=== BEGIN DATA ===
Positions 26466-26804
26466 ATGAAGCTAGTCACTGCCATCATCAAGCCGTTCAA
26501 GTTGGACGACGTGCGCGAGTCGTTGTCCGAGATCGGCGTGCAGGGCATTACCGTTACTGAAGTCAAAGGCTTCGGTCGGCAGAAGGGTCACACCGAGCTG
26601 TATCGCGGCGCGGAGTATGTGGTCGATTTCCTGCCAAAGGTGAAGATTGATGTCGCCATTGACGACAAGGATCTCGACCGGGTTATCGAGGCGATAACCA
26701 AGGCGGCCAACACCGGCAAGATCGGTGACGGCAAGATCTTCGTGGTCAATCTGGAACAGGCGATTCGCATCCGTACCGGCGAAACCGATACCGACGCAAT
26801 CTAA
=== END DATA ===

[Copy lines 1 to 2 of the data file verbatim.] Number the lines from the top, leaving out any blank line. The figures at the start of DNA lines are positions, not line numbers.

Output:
Positions 26466-26804
26466 ATGAAGCTAGTCACTGCCATCATCAAGCCGTTCAA